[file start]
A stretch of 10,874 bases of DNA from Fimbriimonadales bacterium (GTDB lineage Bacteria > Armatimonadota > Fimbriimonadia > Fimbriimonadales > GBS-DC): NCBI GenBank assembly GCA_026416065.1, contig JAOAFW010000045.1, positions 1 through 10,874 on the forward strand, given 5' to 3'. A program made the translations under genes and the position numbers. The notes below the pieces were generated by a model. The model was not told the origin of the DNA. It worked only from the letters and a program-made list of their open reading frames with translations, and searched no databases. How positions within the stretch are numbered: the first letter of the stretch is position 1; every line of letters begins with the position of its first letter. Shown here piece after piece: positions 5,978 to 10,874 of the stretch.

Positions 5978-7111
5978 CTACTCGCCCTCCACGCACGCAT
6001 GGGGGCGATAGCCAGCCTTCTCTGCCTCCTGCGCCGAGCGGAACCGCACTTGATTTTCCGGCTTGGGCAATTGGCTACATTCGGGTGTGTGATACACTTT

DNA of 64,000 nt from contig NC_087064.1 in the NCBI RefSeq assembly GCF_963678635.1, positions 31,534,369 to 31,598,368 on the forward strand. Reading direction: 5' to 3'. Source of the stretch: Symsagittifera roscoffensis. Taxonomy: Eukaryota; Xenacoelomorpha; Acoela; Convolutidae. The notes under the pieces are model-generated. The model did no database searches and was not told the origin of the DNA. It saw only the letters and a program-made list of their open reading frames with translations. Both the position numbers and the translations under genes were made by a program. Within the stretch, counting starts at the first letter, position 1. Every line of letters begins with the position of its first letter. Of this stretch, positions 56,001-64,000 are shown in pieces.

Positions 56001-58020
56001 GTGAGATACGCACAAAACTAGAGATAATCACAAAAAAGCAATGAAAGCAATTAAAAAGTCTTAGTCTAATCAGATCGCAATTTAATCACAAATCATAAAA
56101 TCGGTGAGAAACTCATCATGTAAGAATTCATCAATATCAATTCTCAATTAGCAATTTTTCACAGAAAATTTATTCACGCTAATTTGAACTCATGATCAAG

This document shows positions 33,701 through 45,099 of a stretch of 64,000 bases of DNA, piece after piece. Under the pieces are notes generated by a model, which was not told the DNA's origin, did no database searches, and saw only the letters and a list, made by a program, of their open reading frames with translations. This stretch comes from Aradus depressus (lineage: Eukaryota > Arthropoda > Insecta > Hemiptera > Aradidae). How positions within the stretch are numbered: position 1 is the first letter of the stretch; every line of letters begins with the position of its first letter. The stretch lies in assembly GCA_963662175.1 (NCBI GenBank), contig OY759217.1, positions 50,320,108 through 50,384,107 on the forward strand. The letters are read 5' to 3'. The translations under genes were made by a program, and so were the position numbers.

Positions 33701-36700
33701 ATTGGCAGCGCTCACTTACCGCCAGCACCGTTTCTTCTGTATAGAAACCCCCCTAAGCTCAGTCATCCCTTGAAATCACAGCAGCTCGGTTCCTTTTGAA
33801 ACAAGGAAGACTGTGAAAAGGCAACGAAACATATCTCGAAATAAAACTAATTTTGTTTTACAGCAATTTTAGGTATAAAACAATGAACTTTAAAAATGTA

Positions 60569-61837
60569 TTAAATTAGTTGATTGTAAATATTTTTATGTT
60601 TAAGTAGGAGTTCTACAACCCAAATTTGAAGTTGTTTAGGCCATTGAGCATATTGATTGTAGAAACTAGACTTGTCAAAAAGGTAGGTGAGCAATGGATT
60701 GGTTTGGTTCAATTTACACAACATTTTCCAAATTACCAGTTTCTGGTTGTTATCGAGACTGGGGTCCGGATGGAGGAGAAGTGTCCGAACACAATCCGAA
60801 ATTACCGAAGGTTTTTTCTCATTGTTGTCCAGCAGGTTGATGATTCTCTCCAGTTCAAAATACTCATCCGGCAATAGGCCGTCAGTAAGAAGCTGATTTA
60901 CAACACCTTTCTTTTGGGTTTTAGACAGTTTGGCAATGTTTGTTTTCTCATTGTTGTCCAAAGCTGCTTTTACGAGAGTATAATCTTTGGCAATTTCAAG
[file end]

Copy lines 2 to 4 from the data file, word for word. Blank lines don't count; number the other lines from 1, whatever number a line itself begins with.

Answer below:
Positions 5978-7111
5978 CTACTCGCCCTCCACGCACGCAT
6001 GGGGGCGATAGCCAGCCTTCTCTGCCTCCTGCGCCGAGCGGAACCGCACTTGATTTTCCGGCTTGGGCAATTGGCTACATTCGGGTGTGTGATACACTTT